"Instantly Rich," which the quasi-indie studio announced today, is already a hit in Spain (where it's called "Rico al Instante," which I must admit is a cooler sounding name). Contestants compete in contests, as well as for viewer support, to win up to $1 million.
Nothing too innovative there, right? The big new feature is that viewers become contestants to by competing in contests via text messaging. As millions of "American Idol" viewers know, those premium texting contests cost money. Which means the network to which Lionsgate (potentially) sells the show is earning revenue before a single ad airs.
Viewers who win those SMS (aka "short message service" aka texting) contests will be surprised by a TV view at their house, where they'll compete in that week's episode. The winner is then picked, in party, by votes from their local community and the viewing audience. Which means more texts. Which means more revenue.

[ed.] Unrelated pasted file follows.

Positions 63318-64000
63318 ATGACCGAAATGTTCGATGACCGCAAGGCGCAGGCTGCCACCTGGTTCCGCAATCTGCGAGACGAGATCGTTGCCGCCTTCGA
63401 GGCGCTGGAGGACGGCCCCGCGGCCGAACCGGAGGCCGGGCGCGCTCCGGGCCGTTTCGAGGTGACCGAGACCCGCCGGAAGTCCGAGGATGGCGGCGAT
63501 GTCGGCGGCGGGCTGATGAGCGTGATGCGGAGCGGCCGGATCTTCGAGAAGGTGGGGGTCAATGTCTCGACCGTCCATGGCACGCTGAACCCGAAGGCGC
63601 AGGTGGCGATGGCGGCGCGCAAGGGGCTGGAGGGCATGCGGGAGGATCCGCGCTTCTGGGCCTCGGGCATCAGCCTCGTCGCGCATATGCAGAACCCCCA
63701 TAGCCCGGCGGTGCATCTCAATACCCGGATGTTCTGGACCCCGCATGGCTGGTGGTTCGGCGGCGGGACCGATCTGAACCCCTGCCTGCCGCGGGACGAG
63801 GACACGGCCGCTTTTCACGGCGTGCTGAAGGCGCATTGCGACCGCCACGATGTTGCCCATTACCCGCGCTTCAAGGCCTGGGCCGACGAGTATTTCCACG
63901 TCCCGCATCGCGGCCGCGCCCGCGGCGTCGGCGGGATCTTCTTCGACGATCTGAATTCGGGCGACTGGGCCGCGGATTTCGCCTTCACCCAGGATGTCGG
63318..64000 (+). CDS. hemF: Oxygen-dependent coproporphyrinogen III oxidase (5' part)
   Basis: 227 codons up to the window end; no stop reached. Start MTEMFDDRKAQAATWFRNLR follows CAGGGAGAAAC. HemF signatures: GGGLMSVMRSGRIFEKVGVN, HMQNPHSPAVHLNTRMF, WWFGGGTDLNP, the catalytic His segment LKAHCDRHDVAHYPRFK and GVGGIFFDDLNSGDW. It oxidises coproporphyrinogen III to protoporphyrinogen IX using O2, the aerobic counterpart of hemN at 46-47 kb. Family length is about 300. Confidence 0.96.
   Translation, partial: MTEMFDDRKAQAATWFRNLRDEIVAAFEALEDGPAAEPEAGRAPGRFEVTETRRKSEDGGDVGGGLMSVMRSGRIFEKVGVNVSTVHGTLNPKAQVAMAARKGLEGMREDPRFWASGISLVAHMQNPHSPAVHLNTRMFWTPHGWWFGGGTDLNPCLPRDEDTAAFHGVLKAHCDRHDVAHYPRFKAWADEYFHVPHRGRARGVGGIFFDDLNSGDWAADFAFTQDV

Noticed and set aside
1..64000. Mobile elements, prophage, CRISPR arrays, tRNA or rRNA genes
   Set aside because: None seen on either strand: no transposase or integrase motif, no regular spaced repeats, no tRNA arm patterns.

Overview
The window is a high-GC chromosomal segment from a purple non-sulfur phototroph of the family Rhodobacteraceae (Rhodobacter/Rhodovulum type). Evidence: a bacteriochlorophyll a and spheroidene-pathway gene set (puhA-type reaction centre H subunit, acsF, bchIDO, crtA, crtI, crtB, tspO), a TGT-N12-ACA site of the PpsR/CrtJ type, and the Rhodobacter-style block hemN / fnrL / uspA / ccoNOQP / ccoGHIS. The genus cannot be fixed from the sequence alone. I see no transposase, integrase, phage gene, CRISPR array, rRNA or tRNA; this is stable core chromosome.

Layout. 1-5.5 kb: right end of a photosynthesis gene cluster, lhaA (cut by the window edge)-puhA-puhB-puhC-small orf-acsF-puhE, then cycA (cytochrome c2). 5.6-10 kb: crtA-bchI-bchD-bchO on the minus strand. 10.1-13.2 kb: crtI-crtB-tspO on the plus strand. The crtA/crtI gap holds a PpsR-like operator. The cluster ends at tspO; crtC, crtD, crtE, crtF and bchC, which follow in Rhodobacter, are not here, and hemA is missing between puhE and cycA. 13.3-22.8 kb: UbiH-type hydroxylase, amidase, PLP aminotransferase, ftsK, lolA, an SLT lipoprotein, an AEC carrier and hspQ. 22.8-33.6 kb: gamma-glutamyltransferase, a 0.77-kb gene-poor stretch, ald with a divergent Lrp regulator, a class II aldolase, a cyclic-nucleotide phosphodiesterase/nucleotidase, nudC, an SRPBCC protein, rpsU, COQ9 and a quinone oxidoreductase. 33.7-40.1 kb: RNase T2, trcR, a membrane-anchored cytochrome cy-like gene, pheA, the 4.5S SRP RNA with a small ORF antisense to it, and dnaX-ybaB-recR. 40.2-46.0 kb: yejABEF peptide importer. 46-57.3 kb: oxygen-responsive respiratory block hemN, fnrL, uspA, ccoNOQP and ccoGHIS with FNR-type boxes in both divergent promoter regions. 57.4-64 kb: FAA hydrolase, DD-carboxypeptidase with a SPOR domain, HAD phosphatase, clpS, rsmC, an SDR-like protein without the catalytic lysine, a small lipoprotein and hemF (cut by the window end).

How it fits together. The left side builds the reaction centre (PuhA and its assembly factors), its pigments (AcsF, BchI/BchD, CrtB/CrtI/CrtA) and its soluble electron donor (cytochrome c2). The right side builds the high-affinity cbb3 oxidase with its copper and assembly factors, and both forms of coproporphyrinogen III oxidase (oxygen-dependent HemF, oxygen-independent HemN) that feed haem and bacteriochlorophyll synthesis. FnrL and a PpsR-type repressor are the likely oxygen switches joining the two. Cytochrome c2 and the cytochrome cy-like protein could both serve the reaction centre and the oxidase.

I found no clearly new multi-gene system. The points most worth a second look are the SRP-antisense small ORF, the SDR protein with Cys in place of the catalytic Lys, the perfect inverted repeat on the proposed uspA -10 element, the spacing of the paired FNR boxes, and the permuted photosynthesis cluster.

There has been a lot of talk about how networks and studios can make money via digital, given how little they've made online so far. But here's an example of how, in a recession, digital could be used to help prop up traditional outlets.